Wednesday, March 14, 2012

The She-Wolf

My BF and I both love wolves, so it shouldn't be surprising to anyone that one of my first posts is about a wolf. This story is an old Croatian tale, published in 1889 in Sixty Folk-Tales from Exclusively Slavonic Sources. The story will be in black, my commentary in purple. 

The She-Wolf

There was an enchanted mill, so that no one could stay there, because a she-wolf always haunted it.

 So...if a wolf (sorry, she-wolf) shows up somewhere, that makes it magical? Couldn't someone just try and shoo it out the door with a broom or something? Or call the huntsman?

 A soldier went once into the mill to sleep. He made a fire in the parlor, went up into the garret above, bored a hole with an auger in the floor, and peeped down into the parlor.

Because it's perfectly normal to put holes in the floor to peep through before you go to bed. Personally I can't sleep unless I take a jackhammer to the tile to peer down into the piping first.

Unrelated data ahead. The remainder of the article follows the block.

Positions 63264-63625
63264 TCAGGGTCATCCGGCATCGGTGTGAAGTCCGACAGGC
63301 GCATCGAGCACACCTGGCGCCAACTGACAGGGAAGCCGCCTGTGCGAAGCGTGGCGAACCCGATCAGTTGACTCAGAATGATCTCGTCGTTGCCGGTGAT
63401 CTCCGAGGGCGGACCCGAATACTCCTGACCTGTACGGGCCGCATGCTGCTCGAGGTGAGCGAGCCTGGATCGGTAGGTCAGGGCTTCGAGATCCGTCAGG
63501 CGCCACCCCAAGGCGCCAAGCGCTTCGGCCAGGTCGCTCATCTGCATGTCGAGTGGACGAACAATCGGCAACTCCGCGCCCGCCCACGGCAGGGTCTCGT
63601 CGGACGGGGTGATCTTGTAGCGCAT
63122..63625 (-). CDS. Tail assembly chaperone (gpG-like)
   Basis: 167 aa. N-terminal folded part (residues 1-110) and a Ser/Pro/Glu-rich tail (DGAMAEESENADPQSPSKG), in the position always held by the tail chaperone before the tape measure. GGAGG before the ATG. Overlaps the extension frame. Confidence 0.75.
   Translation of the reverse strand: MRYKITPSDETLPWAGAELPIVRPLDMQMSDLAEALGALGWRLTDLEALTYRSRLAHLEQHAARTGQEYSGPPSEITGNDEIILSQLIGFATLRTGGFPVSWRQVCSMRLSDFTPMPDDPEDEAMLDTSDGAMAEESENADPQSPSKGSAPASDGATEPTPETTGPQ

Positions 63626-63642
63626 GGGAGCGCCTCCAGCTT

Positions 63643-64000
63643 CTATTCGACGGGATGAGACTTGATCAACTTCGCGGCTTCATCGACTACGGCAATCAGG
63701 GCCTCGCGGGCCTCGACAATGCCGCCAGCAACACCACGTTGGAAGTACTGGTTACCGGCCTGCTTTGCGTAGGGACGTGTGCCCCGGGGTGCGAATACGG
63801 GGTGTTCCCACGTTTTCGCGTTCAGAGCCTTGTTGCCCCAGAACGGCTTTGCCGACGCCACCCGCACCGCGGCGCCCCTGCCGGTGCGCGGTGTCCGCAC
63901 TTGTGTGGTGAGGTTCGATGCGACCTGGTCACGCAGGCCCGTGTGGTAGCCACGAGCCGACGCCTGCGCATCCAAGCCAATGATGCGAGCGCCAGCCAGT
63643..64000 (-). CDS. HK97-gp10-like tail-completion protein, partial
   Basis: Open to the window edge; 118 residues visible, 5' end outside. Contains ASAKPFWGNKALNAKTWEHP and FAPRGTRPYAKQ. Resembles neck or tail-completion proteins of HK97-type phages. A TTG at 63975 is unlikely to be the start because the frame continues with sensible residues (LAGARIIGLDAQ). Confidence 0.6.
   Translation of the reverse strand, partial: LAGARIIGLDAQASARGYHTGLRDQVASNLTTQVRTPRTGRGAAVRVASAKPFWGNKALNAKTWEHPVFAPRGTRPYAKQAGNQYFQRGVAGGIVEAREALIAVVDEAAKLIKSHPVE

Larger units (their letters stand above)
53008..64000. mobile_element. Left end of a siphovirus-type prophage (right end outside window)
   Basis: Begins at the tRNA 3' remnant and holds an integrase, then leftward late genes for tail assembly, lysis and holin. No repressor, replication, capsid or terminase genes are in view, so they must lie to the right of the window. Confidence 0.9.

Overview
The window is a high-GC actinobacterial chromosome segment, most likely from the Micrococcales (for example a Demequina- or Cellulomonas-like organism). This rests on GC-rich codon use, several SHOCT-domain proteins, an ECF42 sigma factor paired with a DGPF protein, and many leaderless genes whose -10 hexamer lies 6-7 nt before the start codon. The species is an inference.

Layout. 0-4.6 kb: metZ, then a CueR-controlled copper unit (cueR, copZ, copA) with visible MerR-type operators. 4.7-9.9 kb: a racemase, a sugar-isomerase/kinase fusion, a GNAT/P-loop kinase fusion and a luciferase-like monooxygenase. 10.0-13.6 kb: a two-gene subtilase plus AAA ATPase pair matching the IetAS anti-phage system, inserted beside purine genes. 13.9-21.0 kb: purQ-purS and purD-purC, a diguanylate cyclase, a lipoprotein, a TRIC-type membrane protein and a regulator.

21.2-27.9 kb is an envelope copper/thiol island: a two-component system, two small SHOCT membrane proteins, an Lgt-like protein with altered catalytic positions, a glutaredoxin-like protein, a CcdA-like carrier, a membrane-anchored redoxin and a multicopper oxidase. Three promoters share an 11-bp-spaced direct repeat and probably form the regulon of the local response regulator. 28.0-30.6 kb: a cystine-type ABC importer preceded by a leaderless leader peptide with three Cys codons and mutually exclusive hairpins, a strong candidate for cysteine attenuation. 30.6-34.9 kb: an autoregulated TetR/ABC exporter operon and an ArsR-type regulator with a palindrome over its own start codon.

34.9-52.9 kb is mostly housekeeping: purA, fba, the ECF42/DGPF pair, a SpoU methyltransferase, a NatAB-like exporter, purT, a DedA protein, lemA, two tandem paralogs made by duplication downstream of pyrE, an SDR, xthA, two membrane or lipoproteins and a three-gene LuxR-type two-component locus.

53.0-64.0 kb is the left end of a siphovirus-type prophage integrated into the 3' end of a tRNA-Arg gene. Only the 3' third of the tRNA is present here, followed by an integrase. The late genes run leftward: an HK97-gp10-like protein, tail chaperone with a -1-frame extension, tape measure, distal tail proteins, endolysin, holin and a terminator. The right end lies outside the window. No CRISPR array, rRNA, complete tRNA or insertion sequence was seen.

Also, why is the soldier sleeping there? Was there no town nearby for him to find an inn or beg for shelter from? People don't build mills out in the middle of nowhere, there must have been a town somewhere relatively close by!
A she-wolf came in and looked about the mill to see whether she could find anything to eat. She found nothing, and then went to the fire, and said, "Skin down! Skin down! Skin down!" She raised herself upon her hind-legs, and her skin fell down. She took the skin, and hung it on a peg, and out of the wolf came a damsel. The damsel went to the fire, and fell asleep there.